This part of the tournament has terrific athletes with no obvious weak candidates. KIM/KONG are very dangerous: the Koreans have the technical skill at the net to dissect any challenge and it seems irrelevant to point out that they have not played together for very long. The winners of the 2019 All England – CHEN/JIA – seem able to power their way through most encounters; their swift reactions and willingness to attack gives them the advantage in some ‘fast’ arenas. To be honest I haven’t seen much of their compatriots, DU/LI, the second Korean pair LEE/SHIN or the Thais Kititharakul/Prajongjai but the stats speak for themselves – they haven’t reached Guangzhou by accident. Polii/Rahayu have had a lacklustre few months since winning bronze at the World Championships in Basle. We know that Greysia has had an injury that hampered her so this could be a difficult competition for them to progress in.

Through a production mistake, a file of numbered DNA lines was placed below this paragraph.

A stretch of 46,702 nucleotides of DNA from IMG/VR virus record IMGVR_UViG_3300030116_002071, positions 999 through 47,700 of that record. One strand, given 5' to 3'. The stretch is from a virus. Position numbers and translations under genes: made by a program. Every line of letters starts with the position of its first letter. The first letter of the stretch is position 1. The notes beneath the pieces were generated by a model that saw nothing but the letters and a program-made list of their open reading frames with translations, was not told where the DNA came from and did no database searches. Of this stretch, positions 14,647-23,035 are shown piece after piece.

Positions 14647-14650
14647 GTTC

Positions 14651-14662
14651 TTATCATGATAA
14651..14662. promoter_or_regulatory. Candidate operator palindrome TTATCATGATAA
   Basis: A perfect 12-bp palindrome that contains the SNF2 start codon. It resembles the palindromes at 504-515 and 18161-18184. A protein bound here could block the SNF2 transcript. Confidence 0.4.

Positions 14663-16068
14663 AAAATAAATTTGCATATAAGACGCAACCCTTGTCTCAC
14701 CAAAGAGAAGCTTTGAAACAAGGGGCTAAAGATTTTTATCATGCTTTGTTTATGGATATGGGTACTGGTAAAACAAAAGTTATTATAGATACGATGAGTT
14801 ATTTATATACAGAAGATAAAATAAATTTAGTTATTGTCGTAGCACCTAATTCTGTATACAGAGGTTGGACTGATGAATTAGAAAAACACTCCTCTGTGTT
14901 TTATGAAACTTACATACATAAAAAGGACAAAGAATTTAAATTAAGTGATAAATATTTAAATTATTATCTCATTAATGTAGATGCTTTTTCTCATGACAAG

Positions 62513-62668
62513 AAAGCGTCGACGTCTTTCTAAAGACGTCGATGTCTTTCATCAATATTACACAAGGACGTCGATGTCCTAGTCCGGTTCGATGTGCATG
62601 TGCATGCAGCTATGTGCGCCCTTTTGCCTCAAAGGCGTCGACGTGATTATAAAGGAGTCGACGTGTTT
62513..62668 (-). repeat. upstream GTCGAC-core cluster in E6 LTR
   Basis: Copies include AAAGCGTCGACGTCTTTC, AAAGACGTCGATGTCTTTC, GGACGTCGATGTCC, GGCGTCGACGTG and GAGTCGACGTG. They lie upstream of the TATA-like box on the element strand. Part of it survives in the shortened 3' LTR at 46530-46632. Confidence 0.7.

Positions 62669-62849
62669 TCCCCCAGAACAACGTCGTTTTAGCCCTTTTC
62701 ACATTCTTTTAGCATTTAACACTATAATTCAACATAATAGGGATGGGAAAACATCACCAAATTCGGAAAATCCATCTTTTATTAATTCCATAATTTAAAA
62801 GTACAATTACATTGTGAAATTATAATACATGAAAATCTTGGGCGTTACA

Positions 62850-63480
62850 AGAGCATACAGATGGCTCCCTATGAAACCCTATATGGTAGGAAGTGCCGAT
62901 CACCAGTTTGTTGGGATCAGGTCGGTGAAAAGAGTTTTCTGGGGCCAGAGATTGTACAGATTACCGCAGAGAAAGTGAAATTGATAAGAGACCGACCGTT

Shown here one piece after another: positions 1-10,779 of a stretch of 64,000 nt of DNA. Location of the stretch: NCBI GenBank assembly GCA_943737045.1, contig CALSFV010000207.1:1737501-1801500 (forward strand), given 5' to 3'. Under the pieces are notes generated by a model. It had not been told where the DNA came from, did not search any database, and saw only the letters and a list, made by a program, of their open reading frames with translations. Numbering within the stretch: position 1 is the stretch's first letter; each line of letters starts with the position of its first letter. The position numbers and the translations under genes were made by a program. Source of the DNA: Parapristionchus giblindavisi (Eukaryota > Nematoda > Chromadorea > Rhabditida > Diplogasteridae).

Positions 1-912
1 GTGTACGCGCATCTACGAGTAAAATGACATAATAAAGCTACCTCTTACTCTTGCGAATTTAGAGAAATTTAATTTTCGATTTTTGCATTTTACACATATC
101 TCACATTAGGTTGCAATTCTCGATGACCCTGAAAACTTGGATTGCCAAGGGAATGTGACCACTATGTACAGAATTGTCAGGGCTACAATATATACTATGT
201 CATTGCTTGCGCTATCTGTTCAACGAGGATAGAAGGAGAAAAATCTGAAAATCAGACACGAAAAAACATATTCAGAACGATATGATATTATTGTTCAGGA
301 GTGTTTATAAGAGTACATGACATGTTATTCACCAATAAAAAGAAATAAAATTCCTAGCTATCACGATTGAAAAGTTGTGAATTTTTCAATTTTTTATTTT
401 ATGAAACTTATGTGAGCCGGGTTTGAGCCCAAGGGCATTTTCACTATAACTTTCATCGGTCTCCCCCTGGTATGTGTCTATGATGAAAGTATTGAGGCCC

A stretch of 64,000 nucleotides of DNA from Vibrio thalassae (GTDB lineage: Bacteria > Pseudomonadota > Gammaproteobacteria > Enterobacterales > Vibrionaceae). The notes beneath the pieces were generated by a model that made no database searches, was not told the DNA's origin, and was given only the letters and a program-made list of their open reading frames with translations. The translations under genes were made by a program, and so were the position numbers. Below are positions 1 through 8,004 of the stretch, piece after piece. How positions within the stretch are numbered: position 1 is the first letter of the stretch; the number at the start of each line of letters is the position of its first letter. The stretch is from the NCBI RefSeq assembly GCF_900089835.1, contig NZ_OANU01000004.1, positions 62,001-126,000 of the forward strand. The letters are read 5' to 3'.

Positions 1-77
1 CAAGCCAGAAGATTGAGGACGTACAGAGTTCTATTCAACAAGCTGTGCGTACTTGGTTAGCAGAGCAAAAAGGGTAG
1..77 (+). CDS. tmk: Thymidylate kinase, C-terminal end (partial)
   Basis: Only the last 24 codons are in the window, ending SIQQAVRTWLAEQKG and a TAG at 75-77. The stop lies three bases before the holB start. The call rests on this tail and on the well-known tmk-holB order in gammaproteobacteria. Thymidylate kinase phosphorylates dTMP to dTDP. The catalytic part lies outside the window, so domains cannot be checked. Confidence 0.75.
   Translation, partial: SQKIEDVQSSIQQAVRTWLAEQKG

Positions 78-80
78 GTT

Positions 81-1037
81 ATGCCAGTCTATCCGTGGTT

Like Women’s Singles this is a very competitive line up with no obvious front runners. I think that CHEN/JIA are my favourites for the title; I’m basing that assessment on their performance at the All England Championships this year that I was lucky enough to watch live. Their speed and strength were breathtaking and so this, plus home advantage, I think will propel them in the direction of the podium. I can’t wait for the competition to begin.


©2019 Amanda Bloss All Rights Reserved